• g*e*r*a*n says:

            Tim grasps again: ” You have 0W enter the green but 200W leave the green (to the right).”

            Tim, your reading comprehension is as bad as your physics:

            In answer to your 5a) “Net is 200W (incoming).”

            In answer to your 6) “200W is being transferred from blue to green.”

            And you tried to avoid dealing with the bowl of fruit question, because you know it DOES have something to do with the problem at hand. The green plate receives energy. A bowl of fruit receives energy, from your body. You claim the green plate can heat the blue plate, but you run from the fact that your bowl of fruit can NOT heat you.

            You’ve trapped yourself again, and it’s fun to watch.

          • g*e*r*a*n says:

            Does anyone else smell cabbages burning?

          • Ball4 says:

            “you tried to avoid dealing with the bowl of fruit question”

            So I dealt with it, and, yes, anger if you were smart enough to use your bowl of fruit appropriately as added R value insulation, you can warm your apt. this winter at the same cost of fuel for your furnace.

            However anger demonstrates little aptitude in these matters so I expect no advance in understanding or application of basic thermodynamics. I do expect anger will live up to all my expectations.

          • Norman says:

            Tim Folkerts

            I spent many posts on another thread with g*e*r*a*n over the same issue. I am starting to see more clearly the mentality of both g*e*r*a*n and SkepticGoneWild. They are disciples of the Cult leader Joe Postma.

            When you posted a simple point on his blog he attacked you with a fury unfounded. I would think Postma was a lunatic for his unwarranted outburst but that would not be the case. He attacks people who bring real physics to the table. You threaten his power and control of his loyal disciples. He is in it for power and is a skilled manipulator. His material seems plausible until you think it through. He puts up a bunch of smoke and mirror to deceive his gullible followers. They love him too much to see how phony he is and just uses them for this manipulative power.

            Here is his response you your intelligent and reasonable post on his blog.
            https://climateofsophistry.com/2017/10/19/the-steel-greenhouse-in-an-ambient-temperature-environment/#comment-31737

            This is your rational comment and he attacks it with fury it makes him seem insane. Not so, he is attacking you to show his followers his power and control over those who dare show his phony nature.

            g*e*r*a*n is Joe Postma’s bulldog. His goal and purpose is to look at climate blogs, find rational physics presented, and then attack it with his various programmed mentality. The goal is to discredit those showing actual physics. First his uses Joe’s word “pseudoscience” often (not that he actually know what it means or how to use it properly). Then he makes fun of things with his patented “hilarious” (I think Postma also uses this against those who might show his blind followers the truth…Postma is in it for power and control and has little interest in truth or science).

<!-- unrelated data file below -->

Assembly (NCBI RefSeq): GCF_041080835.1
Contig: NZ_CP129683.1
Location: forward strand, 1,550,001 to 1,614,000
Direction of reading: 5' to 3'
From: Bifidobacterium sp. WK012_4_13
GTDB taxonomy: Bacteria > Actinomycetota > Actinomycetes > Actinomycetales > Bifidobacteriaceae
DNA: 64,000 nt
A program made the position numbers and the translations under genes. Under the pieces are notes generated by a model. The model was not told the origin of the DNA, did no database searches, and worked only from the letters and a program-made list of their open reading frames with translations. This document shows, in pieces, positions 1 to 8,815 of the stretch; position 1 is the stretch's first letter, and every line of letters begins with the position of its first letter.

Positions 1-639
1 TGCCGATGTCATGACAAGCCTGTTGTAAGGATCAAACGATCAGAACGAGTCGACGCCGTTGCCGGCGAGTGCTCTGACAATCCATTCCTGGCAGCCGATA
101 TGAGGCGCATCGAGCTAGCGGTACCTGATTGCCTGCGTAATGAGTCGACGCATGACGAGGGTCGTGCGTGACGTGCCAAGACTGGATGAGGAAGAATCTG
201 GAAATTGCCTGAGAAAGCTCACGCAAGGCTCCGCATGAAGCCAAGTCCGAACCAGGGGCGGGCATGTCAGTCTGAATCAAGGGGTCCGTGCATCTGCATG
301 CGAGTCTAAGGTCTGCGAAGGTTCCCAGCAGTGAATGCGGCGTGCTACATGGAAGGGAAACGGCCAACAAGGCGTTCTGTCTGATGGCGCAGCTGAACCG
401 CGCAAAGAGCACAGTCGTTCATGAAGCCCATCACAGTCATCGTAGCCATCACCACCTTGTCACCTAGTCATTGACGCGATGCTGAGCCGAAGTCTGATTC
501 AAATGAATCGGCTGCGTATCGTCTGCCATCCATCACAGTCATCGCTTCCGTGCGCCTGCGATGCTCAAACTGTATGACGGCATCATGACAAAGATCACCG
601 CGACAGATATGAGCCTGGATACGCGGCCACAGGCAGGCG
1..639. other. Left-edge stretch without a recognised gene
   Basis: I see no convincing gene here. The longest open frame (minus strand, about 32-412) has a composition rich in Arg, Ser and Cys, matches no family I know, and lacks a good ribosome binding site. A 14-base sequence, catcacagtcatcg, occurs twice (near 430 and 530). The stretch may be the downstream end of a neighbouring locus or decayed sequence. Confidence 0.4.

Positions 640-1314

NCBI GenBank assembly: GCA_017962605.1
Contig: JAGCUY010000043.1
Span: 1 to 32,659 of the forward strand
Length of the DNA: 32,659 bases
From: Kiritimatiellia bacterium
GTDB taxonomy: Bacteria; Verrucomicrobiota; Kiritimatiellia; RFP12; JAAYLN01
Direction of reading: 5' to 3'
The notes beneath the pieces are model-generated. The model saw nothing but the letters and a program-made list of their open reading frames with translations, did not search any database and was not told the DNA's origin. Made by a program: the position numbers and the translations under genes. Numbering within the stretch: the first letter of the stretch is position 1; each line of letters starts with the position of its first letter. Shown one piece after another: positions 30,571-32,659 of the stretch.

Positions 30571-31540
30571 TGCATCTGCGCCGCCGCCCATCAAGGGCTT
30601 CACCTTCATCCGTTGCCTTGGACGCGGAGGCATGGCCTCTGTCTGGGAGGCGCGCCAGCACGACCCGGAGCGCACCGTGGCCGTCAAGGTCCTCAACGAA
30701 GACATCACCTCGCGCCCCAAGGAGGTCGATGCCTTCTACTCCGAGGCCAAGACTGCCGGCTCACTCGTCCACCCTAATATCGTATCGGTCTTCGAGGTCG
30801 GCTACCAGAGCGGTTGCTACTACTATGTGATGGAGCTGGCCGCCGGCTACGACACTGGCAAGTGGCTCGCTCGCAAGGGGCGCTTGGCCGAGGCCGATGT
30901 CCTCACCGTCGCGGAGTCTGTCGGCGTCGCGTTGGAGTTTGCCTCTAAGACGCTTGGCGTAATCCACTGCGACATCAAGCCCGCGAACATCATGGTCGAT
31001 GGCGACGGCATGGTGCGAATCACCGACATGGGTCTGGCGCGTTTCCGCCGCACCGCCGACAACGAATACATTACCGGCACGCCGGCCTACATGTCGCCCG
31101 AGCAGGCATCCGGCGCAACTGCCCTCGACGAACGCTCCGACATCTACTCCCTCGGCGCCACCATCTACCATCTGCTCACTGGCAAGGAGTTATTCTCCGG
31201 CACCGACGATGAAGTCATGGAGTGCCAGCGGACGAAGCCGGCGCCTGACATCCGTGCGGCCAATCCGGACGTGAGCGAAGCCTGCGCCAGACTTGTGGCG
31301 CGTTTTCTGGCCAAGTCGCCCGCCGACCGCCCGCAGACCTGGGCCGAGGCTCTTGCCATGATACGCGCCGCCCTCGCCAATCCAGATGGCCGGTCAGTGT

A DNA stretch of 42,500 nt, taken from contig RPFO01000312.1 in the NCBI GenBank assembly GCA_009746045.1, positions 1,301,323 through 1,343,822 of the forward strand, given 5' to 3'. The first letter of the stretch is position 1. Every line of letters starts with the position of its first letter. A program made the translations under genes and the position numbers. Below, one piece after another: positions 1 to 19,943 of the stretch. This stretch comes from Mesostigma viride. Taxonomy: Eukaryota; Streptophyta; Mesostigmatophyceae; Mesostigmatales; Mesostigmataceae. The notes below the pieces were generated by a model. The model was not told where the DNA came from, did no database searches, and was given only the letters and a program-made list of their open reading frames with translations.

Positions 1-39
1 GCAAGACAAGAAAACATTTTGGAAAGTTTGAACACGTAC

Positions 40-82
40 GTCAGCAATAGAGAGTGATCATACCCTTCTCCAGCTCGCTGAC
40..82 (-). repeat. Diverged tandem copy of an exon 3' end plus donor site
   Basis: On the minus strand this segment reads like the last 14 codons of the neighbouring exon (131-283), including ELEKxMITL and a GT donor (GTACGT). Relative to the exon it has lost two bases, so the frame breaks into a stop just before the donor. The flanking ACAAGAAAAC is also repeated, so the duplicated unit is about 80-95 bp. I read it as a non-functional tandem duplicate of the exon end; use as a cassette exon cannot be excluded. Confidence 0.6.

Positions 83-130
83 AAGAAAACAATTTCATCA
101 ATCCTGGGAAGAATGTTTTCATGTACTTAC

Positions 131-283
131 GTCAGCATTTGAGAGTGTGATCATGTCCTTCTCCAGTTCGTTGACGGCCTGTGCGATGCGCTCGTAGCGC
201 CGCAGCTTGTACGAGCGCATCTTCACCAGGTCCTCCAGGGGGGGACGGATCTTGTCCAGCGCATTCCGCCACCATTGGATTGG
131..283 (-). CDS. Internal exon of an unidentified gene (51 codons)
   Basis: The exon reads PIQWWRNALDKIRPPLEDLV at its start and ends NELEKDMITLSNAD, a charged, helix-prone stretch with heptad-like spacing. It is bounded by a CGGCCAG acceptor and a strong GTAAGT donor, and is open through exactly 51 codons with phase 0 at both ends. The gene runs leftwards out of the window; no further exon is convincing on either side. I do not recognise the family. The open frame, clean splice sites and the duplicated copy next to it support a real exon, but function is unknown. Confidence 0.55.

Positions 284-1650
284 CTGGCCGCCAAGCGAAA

g*e*r*a*n also is super tuned to any spelling error or a math error. He will jump on these to try and discredit the poster. It is all manipulation.

            Neither g*e*r*a*n nor SkepticGoneWild are the least bit interested in the truth or science or physics. They have one goal and that is to find disciples on various climate blogs to grow Joe’s Cult. That is why you will never get anywhere with these two. They have a completely different motive.

            By interacting with them you speak to the choir. We already know the real physics. They work to discredit you to find disciples.

            Not much you can do about it. Keep posting real physics. The people that follow Postma don’t know physics anyway.

            Both the recruiters have to be nicer on this blog as they might get banned if they go full “Postma” type attacks. It is there but subdued.

          • gammacrux says:

            The ONLY heat transfer is from blue to green.

            So our beloved hilarious buffoon finally made a decision: He violates the second rather than the first law of thermodynamics.

            So sounds the latest news from clown fissics: heat flows between two bodies at same temperature. How does the heat know which direction it has to flow ? Simple it has to ask our
            clown fissicist. Depends on his mood.

            Clausius is flabbergasted in his grave.

            gamma brings in more comedy

            I’m jealous. Our hilarious buffoon sounds so hollow and does a so much better job in this respect.

          • g*e*r*a*n says:

            Hey the con-man showed up.

            Norm, if I’m a “bulldog”, that makes you an emasculated three-legged yelping chihuahua.

            I laughed at the 500-word ramble, but as I’ve indicated before, always throw in some pseudoscience.

            That’s when you’re really hilarious.

            @Gamma, I did like your errors regarding the laws of thermo–classic pseudoscience.